Jozi Gold will be screening at the South African Film Festival (12-24 May 2021). Directed by Fredrik Gertten and Sylvia Vollenhoven, it's based on an original idea by Adam Welz. Running for 74 mins, this documentary follows grandmother and environmental activist Mariette Liefferink, on a mission to uncover the truth about mine waste from the mines of Johannesburg, or Jozi as the locals call it. She's pushing to force the gold industry to take responsibility for this environmental nightmare.
Mariette is a white middle-class Afrikaner woman with no formal training in any of the issues she tackles. What she does have is a lot of patience and an inner drive to right wrongs. From a housewife she has become one of the 100 most influential people in the mining world. She believes it is her duty to restore a sense of justice in the world. She is a prime example of how one ordinary person can make an extraordinary difference, taking on huge and powerful corporations. She brings to mind, the power of one.
A boomtown was born in 1886 when the world's largest gold deposits were discovered in a rural part of South Africa -Johannesburg, Africa's richest city. Gold production peaked in 1970 and declined rapidly in the late 1980s when the best ore was mined out. Both the Apartheid regime and the gold output collapsed in the early 1990s. The mines have left six billion tons of solid waste in surface dumps - 600,000 tons are radioactive. Uranium is naturally found in the same rock as gold. Tens of millions of litres of Acid Mine Drainage, a toxic soup that forms when water comes into contact with mined rock, flow out of disused mine tunnels every day. Tons of radio active waste pollute the air and turn water into poison every day.
Almost no research has been done and for decades anyone who dared to look into it was defunded or intimidated. A recent study estimated that over a million people may be living dangerously close to mine waste dumps. Mines and the government fear that clean-up and healthcare costs of mine pollution might equal 60 years' of gold industry profits. Because there is a great and general reluctance to address the problem, the work of Mariette Liefferink has taken centre stage.
Pule Molefe and Mariette Liefferink. Photo: Maanda Nwendamutswu
Mariette is not an intellectual giant or scientist. She likens herself to a marathon runner, not a sprinter. She certainly displays staying power and has more than put the hard yard in to achieve all that she has done. Starting from the ground up she went through her father's two law books and hundreds of reports to educate herself so she would have a professional approach to put pressure on both the government and the mining industry. She takes a grass roots approach by educating the locals with her Toxic Tours, patiently explaining all things at length and not without a sense of humour. However, anger for the injustices is a motivating factor for Mariette, when communities are left to fend for themselves. She is taking on a government who instead of being a regulator, became a parter of the mining industry, thus polluting not just the land but politics as well. In fact, many politicians are share holders in mining companies.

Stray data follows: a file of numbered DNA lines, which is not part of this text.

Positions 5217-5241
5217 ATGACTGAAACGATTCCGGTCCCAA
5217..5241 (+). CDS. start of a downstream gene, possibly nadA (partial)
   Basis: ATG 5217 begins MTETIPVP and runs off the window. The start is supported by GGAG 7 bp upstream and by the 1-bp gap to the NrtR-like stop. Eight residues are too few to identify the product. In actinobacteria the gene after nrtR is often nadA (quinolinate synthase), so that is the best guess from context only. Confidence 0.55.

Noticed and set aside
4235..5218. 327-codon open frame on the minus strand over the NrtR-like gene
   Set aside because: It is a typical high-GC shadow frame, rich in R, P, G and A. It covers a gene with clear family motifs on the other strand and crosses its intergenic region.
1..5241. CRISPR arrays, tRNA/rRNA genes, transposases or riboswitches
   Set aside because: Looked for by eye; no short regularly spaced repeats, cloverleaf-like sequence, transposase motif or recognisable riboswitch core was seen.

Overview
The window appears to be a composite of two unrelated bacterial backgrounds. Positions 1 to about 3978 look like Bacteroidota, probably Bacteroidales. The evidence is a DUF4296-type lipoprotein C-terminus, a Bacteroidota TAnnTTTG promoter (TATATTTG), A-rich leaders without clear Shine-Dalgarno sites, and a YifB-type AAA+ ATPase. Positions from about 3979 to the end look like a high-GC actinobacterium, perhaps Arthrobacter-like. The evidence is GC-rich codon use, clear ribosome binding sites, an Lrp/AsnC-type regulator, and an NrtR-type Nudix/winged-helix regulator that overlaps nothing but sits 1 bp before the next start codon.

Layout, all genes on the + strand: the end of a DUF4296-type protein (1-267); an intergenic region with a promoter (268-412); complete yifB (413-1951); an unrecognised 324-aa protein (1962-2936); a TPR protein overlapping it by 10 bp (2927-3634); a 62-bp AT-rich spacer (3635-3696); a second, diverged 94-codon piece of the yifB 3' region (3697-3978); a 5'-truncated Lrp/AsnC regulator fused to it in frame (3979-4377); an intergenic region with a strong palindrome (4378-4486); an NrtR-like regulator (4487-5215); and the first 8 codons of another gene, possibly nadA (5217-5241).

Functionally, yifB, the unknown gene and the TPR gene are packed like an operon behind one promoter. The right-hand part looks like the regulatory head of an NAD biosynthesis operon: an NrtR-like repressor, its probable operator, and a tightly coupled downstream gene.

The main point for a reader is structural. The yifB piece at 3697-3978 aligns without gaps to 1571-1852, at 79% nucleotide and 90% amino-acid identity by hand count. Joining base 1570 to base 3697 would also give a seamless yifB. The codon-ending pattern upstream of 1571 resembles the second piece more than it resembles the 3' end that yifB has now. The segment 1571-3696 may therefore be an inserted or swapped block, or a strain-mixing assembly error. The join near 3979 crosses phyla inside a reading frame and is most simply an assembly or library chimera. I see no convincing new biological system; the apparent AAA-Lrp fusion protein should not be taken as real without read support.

Mariette remains a watch dog, pushing for more transparency. She's not against mining and believes it can be done in a more ethical, moral and sustainable way. This marathon runner however is in no hurry to let up on constant reinforcement. Mining waste has been classified by The European Environmental Bureau as the second greatest threat next to global warming. It is now officially recognised as a national crisis in South Africa. As at 2019 when the documentary was made, there were 380 radioactive mine residue areas around Johannesburg and 400,000 people were still waiting to be relocated. It points to the fact that the true cost of mining lies with the poorest of the poor who suffer health issues and are left to pick up after the fallout.
You cannot come away from this documentary without admiring Mariette Liefferink as she glamorously totters across vast wasteland in high heels and a Chinese cheongsam (dress). Cover your mouth she warns, this dust is full of uranium, in her polite singsong voice. Perhaps it's her politeness, her age and her non-threatening demeanour that disarms and has her dismissed from being taken seriously at first, till she exposes her steely resolve, her relentless fight for justice and her staying power.
Mariette goes about matter of factly with determination, and reaches out across South Africa's sharp social divides to poor black shanty town dwellers and white Afrikaner farmers alike. Governments, NGOs and international scientists now call on her for help and last year she gained a new loyal ally with the same steely determination. Her own daughter Simone, an aquatic ecologist, employed by one of the mining giants. She might work for the mines, but she's on her mother's side in this fight. Her bright red lipstick and alluring couture mirror her mother's unusual activist style. This documentary will expose you to truths that were perhaps not in your radar. It's educational and a joy to watch this gentle but determined woman who is like an iron fist in a velvet glove, not interested in just pointing the finger, but engaging in solutions.